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March 2, 2018 12:18 pm

Proposed Weapons Sales by US Companies to Turkey, Qatar Raise Concerns

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Turkish President Recep Tayyip Erdogan. Photo: Reuters / Kayhan Ozer.

Advanced anti-tank missiles that the US companies Raytheon and Lockheed Martin plan to sell to Turkey and Qatar could end up in the hands of jihadists. That report comes from a member of the Syrian Democratic Council (SDC).

US Defense Department officials announced last week that the two aforementioned companies won a $95 million contract to sell sophisticated Javelin anti-tank missiles to Turkey, Qatar, Jordan, France, Taiwan, Jordan and Lithuania.

“This is very dangerous. Give these people weapons today, [and they could end up being used against the West],” said Bassam Ishak, a member of the SDC’s political bureau. The SDC is the political wing of the Kurdish-led Syrian Democratic Forces (SDF) that form the backbone of the Trump administration’s strategy to combat ISIS in Syria.

Recently, Turkish President Recep Tayyip Erdogan threatened to attack SDF forces — and possibly US troops who are stationed in Manbij, Syria, in support of the SDF. Turkey also has recently threatened to invade NATO ally Greece.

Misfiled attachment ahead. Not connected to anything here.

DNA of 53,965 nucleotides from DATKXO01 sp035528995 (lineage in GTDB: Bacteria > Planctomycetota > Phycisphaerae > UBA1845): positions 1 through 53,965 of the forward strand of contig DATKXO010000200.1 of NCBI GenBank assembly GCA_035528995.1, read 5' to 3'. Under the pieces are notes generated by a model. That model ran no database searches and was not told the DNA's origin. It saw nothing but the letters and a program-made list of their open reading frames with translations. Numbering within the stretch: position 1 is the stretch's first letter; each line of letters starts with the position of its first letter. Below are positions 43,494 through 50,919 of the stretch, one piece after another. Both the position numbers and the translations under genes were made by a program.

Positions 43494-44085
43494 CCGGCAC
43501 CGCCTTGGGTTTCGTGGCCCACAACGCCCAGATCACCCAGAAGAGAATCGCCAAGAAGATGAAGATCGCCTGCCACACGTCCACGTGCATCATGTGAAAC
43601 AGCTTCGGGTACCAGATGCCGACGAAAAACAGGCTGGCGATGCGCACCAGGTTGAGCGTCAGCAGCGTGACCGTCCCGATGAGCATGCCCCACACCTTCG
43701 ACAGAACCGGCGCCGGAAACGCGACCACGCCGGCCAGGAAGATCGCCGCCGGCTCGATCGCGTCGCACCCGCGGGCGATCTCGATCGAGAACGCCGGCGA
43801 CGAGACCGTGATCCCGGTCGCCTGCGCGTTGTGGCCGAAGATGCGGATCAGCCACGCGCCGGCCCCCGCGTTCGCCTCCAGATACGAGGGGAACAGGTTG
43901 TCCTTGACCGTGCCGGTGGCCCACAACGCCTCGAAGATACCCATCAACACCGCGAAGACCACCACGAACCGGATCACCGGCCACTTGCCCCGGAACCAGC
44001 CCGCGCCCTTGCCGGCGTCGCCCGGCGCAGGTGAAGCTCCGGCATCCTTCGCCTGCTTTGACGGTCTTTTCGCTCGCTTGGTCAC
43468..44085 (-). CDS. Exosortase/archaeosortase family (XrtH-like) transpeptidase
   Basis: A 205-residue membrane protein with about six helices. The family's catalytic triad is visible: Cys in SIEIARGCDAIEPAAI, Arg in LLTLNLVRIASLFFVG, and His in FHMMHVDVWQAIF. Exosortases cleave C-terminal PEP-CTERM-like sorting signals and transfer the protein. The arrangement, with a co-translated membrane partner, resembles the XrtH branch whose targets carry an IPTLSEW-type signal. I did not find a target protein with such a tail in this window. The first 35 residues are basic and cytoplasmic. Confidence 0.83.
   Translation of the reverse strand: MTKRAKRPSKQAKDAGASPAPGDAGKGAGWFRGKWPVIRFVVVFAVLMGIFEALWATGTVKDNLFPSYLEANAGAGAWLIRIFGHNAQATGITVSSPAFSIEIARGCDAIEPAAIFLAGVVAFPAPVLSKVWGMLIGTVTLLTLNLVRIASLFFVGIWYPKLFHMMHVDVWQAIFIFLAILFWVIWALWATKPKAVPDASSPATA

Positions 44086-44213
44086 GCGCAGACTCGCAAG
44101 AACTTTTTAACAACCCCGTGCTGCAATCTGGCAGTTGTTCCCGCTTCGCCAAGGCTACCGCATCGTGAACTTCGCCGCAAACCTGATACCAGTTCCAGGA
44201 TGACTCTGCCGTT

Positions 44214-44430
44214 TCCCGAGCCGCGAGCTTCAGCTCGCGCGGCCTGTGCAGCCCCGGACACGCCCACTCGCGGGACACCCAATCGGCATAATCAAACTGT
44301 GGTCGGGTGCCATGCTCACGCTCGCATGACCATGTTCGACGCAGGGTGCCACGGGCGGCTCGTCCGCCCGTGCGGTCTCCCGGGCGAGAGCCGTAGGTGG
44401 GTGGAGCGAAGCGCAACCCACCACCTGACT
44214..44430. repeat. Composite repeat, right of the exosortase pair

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Erdogan’s government has a track record of arming jihadists in Syria. Turkey and Qatarprovided arms to Libyan rebels, much of which ended up in the hands of the “more antidemocratic, more hard-line” groups.

Turkey served as the main source of arms in Libya, according to a March 2016 United Nations Security Council panel of experts. Exiled Turkish journalist Abdullah Bozkurt reported that UN experts tracked the weapons to companies linked to the Turkish government.

Turkish intelligence, known by its Turkish acronym MIT, has also armed hardline jihadists in Syria.

“At this point, any arms provided to Turkey under Erdogan[‘s] leadership are potentially dangerous,” Bozkurt said. “He is the most anti-Western political leader, and is on par with Iran’s Mullahs.”

US officials seem oblivious to Turkey’s role arming and supporting jihadists who attacking Sunni Syrian Arabs and Kurds — groups that share America’s secular, democratic values, Ishak said.

He said that the SDF wants a peaceful pluralistic Syria that is open to all regardless of religion or ethnicity, while Turkey wants a Syria ruled under Shariah law.

“Turkey is acting like a bully in the neighborhood. If the world allows them to do this, you will have a powerful Muslim Sunni state that is supporting religious extremists,” Ishak said.

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